10 Replies Latest reply on Oct 6, 2014 2:46 PM by tra757

    Why Yocto and not Debian?


      After attending a recent Galileo hackathon, the consensus from the event seemed clear.


      The hardware is great (bar the RS232 to 3.5mm and not using full sized USB host port). The device has enough power for many applications and arduino shield compatibility which is rather nice.


      The major issue though the teams faced was the software side... My own team for example wanted to hook up a wiimote to the Galileo via bluetooth.

      I have already done a very similar project on a Raspberry Pi so wanted to try and replicate it on a Galileo. Immediately I stumbled onto some issues. First being the provided Yocto image does not contain any build tools?

      One of the stupid issues though I have been having since day 1 of playing with this board is SSL certificates... Basically the Galileo can't talk to anything over ssl (so HTTPS is a no go). With so much of the web moving to ssl based communication, even downloading a simple file via wget off github failed to work!

      So if someone knows a way around this, please do let me know.


      Next issue, isn't shipped with anything like GCC or make? Immediately you are stuck. The normal way around this is you apt-get/yum it, but these have major repositories filled with 99% of packages you need. Yocto does not seem to have this? I know one can use opkg and AlexT's, but it is rather limited to a few major packages and libraries (no git for example).


      What I really don't understand is why the official operating system is Yocto? It seems perfect for embedded devices that rarely need modified, that can be shipped with only a few required packages, but using it for the Galileo, a board designed for general purpose tinkering and inventing I don't believe was a smart decision.

      I think a much smarter decision would be Intel backing a Debian or Ubuntu OS, one where they take charge of the process of building it etc. I know one can build Debian or Ubuntu yourself and it works, but why aren't Intel?

      Especially with such a big fuss being made about the Quark chip onboard being X86, make use of the software available!


      If anything, the hardware should be the only thing limiting the developers, not the software seeing as so much already exists!

        • 1. Re: Why Yocto and not Debian?

          Quoting from the Yocto web site:

          "The Yocto Project is an open source collaboration project that provides templates, tools and methods to help you create custom Linux-based systems for embedded products regardless of the hardware architecture."


          It is not an operating system; just a set of tools to build a Linux one.


          Wget works to download, build, and install OpenSSL. I got my certs from Google, and SSH works fine. Was a bit of a pain getting them installed, since I had no idea what I was doing.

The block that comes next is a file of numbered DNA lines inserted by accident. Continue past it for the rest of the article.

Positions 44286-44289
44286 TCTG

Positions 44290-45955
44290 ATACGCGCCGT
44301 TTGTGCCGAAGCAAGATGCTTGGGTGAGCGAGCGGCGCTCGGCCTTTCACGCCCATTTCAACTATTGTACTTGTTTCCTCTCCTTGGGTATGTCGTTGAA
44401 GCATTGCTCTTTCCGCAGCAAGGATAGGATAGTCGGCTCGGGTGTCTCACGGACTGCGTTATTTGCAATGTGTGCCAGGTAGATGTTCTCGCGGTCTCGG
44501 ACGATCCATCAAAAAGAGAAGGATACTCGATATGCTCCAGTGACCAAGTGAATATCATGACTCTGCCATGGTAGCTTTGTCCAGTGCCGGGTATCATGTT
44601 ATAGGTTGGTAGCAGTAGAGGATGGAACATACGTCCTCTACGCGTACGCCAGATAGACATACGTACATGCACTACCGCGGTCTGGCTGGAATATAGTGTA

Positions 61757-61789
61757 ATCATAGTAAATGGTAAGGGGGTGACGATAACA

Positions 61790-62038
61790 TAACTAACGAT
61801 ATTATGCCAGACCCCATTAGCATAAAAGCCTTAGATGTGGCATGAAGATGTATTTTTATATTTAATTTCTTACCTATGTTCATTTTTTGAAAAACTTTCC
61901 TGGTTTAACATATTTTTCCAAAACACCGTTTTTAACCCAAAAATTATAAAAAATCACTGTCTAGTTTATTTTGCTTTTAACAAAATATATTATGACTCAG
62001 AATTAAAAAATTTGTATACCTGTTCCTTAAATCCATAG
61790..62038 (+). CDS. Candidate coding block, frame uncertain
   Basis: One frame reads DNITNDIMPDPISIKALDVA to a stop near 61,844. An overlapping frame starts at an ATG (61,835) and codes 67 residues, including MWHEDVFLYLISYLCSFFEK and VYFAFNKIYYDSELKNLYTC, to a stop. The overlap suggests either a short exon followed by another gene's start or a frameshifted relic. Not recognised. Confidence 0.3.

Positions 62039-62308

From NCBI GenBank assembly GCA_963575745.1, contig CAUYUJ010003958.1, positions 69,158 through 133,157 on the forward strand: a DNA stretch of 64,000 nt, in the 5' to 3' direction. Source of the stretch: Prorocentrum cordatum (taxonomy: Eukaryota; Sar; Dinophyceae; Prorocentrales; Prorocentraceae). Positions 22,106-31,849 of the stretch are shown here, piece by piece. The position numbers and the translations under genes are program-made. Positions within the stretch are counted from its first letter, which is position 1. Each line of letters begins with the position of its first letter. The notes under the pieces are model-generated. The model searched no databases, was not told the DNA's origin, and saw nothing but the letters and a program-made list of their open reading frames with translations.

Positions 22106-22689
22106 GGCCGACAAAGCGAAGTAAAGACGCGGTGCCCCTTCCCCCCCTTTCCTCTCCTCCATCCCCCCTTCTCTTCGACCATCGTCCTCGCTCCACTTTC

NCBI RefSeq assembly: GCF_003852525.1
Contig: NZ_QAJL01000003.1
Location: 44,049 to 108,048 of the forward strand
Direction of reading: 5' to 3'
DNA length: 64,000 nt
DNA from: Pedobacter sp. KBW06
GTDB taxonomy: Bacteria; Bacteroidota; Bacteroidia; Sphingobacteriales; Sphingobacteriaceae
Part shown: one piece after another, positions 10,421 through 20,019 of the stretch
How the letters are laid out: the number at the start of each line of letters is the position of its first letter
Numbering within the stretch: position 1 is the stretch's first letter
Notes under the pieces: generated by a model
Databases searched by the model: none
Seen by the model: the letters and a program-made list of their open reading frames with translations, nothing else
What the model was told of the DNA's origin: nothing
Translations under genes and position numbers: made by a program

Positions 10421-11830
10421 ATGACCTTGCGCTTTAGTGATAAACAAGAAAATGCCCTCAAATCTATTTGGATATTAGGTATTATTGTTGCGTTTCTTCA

Directions for BSP Builds including build tools are readily available, as well as early ports of Debian. Just browse the forum. Lots of good information there.


          My standard link for doing anything useful with Galileo is always Sergey's blog. Read the whole thing::




          There have been no official Galileo releases since last October. I am not sure Intel knows what they want to do with this beastie. Just post your questions on this forum. Someone has been there, done that - and will help. That includes a number of Intel engineers not officially related to the Galileo project.

          • 2. Re: Why Yocto and not Debian?

            Most users won't have a clue they need to download openSSL, I sure didn't. Why isn't installed by default? Nor could I find a guide to do so once I have figured out what was wrong. Perhaps I was using wrong search terms.


            My big question I guess is if Intel is investing so much into this venture, why are they not investing in the software?


            It just seems to me the software side of things was a second thought.

            It has caused me to turn back to my Raspberry Pi for a few projects now, as the operating system is so much better looked after by the Raspberry Pi foundation... and they are a charity!

            • 3. Re: Why Yocto and not Debian?

              My impression of Galileo: this was developed by an Intel version of a skunk-works which had a small core of very talented developers, located in Ireland.


              I have seen nothing to indicate this is an Intel mainstream product; I think corporate is just sitting back, waiting to see where it goes. The follow-on product, Edison, has switched from Quark to an Atom SOC.

              • 4. Re: Why Yocto and not Debian?

                Basically the Galileo can't talk to anything over ssl (so HTTPS is a no go). With so much of the web moving to ssl based communication, even downloading a simple file via wget off github failed to work!

                So if someone knows a way around this, please do let me know.


                That's because the wget you get by default is from BusyBox and it doesn't support SSL.


                The solution is to install a full standalone wget package, e.g. from my repo, it's available there.


                As far as "gcc out of the box" is concerned - I was a little surprised too, but we have a solution - alternative 0.7.5-based image with devtools (just search the community using "devtools" keyword).